MadSci Network: Astronomy

Re: How can scientists determine how big our sun is if they've never been there

Date: Sat Oct 30 16:31:36 1999
Posted By: Ian Lyon, Faculty, Department of Earth Sciences, University of Manchester
Area of science: Astronomy
ID: 940594141.As

Dear Elissa,
Thanks for your question. The simplest answer to your question is to think about how big the sun looks in the sky. On Earth we can measure how large or how high something is, without climbing it by looking at how big it appears to be and by knowing how far away we are from it. From that it is quite easy to calculate how big the object is that we are trying to measure. Our techniques for measuring the size of the sun rely on this simple idea.

Here in Europe we were treated to a total eclipse of the sun a couple of months ago. That happens because the moon is almost exactly the same apparent size in the sky as the sun, so the moon just exactly blots the sun out when the moon passes in between us and the sun.

You can make this measurement, roughly, at home. Hold your little finger at arm's length up to the sun (or better the full moon---DON'T LOOK DIRECTLY AT THE SUN!). You will see that the moon (which is the same apparent size as the sun in the sky) is just exactly blocked out by your smallest fingernail. Now measure the width of your fingernail and the length of your arm. The width of your little fingernail will probably be between 6 to 8mm and the length of your arm to your eye between 80cm to 1metre. So your arm is about 120 times larger than the width of the nail. That means that the distance to the moon is about 120 times larger than the size of the moon. It also means that the distance to the sun is about 120 times the width of the sun. Therefore if we can find out how far we are from the sun, we will also know its size.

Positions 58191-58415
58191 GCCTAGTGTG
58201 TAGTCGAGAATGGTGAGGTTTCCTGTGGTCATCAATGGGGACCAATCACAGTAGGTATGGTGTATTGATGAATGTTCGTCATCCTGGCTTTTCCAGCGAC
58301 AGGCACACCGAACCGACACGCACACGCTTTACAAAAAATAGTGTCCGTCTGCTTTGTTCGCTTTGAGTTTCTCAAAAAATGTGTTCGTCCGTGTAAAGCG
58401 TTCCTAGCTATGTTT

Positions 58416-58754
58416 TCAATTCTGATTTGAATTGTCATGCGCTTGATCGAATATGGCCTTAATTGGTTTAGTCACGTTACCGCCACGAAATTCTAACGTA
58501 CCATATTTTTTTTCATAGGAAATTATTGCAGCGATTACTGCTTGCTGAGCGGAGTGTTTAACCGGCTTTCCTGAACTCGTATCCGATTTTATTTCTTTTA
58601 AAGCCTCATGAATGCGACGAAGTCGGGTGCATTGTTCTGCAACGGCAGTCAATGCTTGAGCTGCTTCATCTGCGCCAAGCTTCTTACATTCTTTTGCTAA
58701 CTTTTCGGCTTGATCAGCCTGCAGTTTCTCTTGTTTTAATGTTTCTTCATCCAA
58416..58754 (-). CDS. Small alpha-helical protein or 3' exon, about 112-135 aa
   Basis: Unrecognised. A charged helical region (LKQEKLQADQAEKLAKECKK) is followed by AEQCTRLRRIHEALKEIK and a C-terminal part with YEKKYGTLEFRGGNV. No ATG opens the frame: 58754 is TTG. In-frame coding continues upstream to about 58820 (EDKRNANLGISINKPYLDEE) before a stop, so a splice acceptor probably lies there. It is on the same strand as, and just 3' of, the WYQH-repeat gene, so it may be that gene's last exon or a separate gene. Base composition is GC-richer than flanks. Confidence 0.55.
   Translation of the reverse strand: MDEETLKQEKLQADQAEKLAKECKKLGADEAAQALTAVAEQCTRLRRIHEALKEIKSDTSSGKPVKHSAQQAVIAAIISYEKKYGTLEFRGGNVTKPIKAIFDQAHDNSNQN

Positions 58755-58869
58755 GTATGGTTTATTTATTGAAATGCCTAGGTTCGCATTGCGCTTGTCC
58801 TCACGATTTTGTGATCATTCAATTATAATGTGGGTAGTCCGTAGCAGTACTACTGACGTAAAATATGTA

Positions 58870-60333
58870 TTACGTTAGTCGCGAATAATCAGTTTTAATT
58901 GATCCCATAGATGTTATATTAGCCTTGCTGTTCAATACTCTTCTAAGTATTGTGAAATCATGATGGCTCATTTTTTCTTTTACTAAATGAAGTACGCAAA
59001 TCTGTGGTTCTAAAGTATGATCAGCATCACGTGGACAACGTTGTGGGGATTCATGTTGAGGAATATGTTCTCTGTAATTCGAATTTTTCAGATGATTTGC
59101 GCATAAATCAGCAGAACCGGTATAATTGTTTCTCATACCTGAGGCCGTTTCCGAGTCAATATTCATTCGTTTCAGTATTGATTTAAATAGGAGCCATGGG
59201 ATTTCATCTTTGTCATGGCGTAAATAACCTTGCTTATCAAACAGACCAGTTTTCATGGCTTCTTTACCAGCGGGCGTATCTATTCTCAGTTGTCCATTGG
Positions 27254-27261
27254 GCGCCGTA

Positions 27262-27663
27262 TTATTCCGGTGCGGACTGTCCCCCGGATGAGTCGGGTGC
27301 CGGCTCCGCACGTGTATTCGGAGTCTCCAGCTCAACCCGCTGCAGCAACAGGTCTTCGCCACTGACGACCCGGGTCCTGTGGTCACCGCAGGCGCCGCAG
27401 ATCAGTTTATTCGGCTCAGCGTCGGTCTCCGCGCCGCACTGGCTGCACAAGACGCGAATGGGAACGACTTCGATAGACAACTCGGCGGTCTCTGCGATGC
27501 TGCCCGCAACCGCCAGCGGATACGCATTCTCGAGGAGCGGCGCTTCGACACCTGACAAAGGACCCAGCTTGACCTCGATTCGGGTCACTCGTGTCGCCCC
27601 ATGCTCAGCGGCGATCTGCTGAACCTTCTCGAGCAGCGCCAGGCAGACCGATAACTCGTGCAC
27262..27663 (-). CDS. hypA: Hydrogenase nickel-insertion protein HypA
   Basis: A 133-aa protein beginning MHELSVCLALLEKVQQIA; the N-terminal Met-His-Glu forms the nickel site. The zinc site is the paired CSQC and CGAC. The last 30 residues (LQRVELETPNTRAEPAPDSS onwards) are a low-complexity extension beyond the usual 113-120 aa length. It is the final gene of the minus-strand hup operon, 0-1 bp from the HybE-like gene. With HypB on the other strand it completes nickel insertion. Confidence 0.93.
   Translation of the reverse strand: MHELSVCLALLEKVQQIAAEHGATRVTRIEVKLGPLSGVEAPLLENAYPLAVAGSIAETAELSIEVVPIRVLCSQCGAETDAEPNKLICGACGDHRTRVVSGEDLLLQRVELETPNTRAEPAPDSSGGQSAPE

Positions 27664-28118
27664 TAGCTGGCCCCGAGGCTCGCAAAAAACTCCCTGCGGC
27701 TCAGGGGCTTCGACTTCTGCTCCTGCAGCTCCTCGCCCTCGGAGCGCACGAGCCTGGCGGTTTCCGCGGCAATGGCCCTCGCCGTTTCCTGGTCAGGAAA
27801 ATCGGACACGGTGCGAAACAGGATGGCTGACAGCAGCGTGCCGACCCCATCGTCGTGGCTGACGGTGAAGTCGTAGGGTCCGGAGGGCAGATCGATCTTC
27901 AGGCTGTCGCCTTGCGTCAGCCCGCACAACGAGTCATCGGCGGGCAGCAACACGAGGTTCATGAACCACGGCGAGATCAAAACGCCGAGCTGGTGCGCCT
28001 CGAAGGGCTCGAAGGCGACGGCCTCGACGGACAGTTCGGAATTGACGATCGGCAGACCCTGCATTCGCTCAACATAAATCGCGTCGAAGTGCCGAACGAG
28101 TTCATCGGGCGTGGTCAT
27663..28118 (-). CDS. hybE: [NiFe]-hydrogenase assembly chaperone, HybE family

There are many ways of measuring how far we are from the sun but all give the same answer. We know that the Earth goes once around the sun every year. If the orbit of the Earth is a circle, that distance would be 2(pi)r where r is the distance from the Earth to the sun. Newton's law of gravitation, which has been found to be very accurate on Earth and by direct measurement for objects like the moon, tells us that the distance that the Earth orbits the sun is equal to a constant times the time it takes the Earth to go around the sun (1 year) to the power 2/3, and this constant is something that people have measured on Earth. Thus we can calculate the distance to the sun (about 150 million kilometers) and therefore know that the size of the sun is about 120 times less than this---a bit less than 1 million kilometers.

This is just one example of how to measure the size of the sun. There are many other ways of measuring the sun's size and distance and they all give the same answer---they are said to be consistent.

[Moderator: Philip Plait has written an essay about the history of the measurement of the Earth-Sun distance.]

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